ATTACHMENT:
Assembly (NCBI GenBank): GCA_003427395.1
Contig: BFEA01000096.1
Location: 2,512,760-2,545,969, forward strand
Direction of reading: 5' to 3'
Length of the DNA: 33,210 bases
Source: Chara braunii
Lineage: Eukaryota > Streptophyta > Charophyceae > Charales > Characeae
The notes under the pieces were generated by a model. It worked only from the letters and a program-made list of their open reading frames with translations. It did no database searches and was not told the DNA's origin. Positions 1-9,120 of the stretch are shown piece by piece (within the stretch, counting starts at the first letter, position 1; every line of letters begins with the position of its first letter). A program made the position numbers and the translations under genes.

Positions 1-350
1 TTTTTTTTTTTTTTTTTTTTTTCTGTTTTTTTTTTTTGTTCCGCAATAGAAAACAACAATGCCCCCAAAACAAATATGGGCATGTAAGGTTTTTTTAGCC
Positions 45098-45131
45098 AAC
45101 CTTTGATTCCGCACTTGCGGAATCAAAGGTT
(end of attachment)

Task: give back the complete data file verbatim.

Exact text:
Assembly (NCBI GenBank): GCA_003427395.1
Contig: BFEA01000096.1
Location: 2,512,760-2,545,969, forward strand
Direction of reading: 5' to 3'
Length of the DNA: 33,210 bases
Source: Chara braunii
Lineage: Eukaryota > Streptophyta > Charophyceae > Charales > Characeae
The notes under the pieces were generated by a model. It worked only from the letters and a program-made list of their open reading frames with translations. It did no database searches and was not told the DNA's origin. Positions 1-9,120 of the stretch are shown piece by piece (within the stretch, counting starts at the first letter, position 1; every line of letters begins with the position of its first letter). A program made the position numbers and the translations under genes.

Positions 1-350
1 TTTTTTTTTTTTTTTTTTTTTTCTGTTTTTTTTTTTTGTTCCGCAATAGAAAACAACAATGCCCCCAAAACAAATATGGGCATGTAAGGTTTTTTTAGCC
Positions 45098-45131
45098 AAC
45101 CTTTGATTCCGCACTTGCGGAATCAAAGGTT